1. 4-

    Imaging to confirm the presence of acute ischemic stroke and pneumonia: brain imaging (brain computed tomography with or without magnetic resonance imaging) and chest plain X-ray.

     
  2. 5-

    Scales for assessment of patients included in the study:

     
  • Neurological scales:

  1. A-

    Neurologic status was assessed by the Glasgow Coma Scale (GCS) on admission and on pneumonia occurrence (Teasdale and Jennett 1974). It can be elicited via assessment of eye opening, motor response, and verbal response. Total score ranged from 3 to 15.

     
  2. B-

    The clinical severity of stroke was assessed on the day of admission using the National Institutes of Health stroke scale (NIHSS) (Lyden et al. 2001). The NIHSS is a well-validated and commonly used stroke impairment scale that is used to evaluate the level of consciousness, language, speech, extraocular movements, visual field loss, motor strength, sensory function, coordination, and hemi-neglect. We rated the patient’s ability to answer questions and perform activities. Ratings for each item are scored with 3 to 5 grades with 0 as normal. Patients were classified according to the NIHSS score into three groups: mild stroke, when the NIHSS score was ≤ 8; moderate stroke when the NIHSS score was from 9 to 15; and severe stroke when the NIHSS score was ≥ 16.

     
  • Mortality risk was assessed by death in 30 days after hospital admission (Mirsaeidi et al. 2010).

  • Scales for assessment of pneumonia:
    1. 1)

      The pneumonia severity index (PSI) score is based on age; coexisting disease, abnormal physical finding, and abnormal laboratory finding upon presentation patients were assigned to the appropriate PSI risk classes (I–V). Outpatient therapy should be considered, especially for patients in classes I and II, while patient in classes IV and V should be hospitalized (Fine et al. 1997).

       
    2. 2)

      The CURB-65 score is based on the presence of confusion, urea ≥ 7 mmol/L, respiratory rater ≥ 30 breaths/min, systolic blood pressure ≤ 90 mmHg, or diastolic blood pressure ≤ 60 mmHg, and age ≥ 65 years at pneumonia occurrence. Patients were assigned to the appropriate CRB-65 score (1–5). A single point is given for the presence of confusion, a blood urea nitrogen value ≥ 20, a respiratory rate ≥ 30, a systolic blood pressure < 90 mmHg, or a diastolic blood pressure ≤ 60, and an age ≥ 65 years. If the score is 0 or 1, then most likely this patient could be safely treated as an outpatient. A score of 2 might suggest closely supervised outpatient treatment or inpatient observation admission. A score of 3, 4, or 5 would usually indicate inpatient treatment (Aliberti et al. 2009).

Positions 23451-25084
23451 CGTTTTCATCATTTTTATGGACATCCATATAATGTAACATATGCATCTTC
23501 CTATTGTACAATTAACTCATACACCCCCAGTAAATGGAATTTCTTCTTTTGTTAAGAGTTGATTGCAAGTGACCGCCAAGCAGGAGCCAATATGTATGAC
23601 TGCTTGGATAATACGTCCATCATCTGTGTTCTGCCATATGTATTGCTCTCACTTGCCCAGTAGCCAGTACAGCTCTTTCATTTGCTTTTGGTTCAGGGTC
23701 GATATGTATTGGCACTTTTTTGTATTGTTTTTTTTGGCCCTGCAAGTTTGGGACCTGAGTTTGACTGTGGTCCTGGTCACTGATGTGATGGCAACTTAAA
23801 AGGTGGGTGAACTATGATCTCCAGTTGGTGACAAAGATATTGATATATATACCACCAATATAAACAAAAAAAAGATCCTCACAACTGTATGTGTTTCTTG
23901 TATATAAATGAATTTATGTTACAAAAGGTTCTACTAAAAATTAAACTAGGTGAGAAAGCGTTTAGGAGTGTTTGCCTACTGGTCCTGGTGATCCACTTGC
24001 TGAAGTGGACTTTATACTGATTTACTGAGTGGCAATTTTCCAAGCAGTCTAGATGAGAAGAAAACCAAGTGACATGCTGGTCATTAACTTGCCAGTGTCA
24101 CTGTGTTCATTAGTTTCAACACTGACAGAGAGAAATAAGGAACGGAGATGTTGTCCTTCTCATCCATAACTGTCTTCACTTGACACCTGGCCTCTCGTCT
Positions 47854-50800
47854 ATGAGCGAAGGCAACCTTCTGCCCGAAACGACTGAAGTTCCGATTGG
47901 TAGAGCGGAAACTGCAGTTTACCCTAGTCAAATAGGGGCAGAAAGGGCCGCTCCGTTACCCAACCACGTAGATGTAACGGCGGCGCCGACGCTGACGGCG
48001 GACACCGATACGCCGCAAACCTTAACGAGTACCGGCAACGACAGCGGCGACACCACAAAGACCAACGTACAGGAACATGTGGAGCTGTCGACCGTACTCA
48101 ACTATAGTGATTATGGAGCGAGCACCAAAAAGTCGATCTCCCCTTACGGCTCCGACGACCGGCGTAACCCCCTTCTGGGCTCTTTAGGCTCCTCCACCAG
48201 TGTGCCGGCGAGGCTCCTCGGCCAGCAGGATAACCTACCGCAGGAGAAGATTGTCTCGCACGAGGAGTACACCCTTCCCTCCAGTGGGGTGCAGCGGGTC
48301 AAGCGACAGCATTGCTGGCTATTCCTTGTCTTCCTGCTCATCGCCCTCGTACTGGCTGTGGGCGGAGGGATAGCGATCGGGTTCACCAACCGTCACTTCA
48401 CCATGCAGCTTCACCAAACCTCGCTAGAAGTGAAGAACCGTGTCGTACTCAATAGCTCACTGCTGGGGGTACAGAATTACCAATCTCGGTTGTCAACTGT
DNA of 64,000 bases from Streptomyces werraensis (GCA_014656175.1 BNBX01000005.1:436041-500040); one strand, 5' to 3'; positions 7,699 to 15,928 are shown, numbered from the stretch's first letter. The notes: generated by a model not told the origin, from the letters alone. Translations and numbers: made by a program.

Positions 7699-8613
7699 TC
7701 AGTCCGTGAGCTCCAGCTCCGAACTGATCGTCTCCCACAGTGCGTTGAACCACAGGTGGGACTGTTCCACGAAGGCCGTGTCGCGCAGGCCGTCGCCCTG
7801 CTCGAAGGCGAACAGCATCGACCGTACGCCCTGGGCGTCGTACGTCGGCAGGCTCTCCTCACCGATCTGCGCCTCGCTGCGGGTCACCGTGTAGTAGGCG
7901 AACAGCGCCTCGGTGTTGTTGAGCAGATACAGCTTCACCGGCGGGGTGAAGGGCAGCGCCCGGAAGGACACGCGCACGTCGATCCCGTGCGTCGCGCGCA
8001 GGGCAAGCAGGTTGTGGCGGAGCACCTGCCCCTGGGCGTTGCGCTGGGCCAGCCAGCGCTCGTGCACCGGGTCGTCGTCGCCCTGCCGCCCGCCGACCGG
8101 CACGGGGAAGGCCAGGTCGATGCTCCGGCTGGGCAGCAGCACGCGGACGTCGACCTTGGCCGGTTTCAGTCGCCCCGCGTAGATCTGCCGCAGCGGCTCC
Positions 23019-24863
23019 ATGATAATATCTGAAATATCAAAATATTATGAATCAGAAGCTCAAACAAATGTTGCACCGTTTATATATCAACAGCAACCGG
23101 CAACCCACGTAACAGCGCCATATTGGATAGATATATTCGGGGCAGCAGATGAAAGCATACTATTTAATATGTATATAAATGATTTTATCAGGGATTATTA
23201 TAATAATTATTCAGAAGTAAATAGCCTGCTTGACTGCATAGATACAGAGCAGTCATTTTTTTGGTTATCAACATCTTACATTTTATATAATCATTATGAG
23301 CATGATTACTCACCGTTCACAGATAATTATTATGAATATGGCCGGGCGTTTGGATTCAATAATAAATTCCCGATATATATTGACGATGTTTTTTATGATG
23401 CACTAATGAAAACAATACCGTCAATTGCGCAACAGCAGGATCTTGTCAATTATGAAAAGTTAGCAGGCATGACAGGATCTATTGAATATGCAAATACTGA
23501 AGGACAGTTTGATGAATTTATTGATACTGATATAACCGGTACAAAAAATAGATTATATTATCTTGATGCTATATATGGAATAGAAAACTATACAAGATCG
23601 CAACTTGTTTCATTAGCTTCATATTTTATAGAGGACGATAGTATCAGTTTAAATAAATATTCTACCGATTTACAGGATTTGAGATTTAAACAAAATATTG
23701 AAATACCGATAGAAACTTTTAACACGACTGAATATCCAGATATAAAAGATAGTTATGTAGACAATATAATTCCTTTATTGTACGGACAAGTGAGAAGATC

Statistical analysis

Descriptive statistical methods were used to calculate means and standard deviation (SD). For comparisons with the continuous variables, Student’s t test and ANOVA were used. Comparison of categorical data was performed using the χ2 test and the Fisher exact test. Multivariate and multiple regression analyses were used. Statistical significance was made at p value < 0.05. Data were analyzed using statistical package of social science, version 14 software package (SPSS Inc., Chicago, IL, USA) (Levesque 2007).

Results

The patients were classified into two groups; their age (mean ± SD/years) was 67.3 ± 10.2 and 59.2 ± 25.3 years, respectively. Twenty-four (53%) patients died out of group 1, and 67 (15%) patients out of group 2 died within 30 days of admission.

There was a significant difference between group 1 and group 2 regarding age (p = 0.02), National Institutes of Health Stroke Scale score, and number of cases that died within 30 days of admission (p = 0.03 and 0.01, respectively) (Table 1).
Table 1

Comparison between group 1 and group 2 regarding the demographic data, comorbidity and neurological scales as well as mortality risk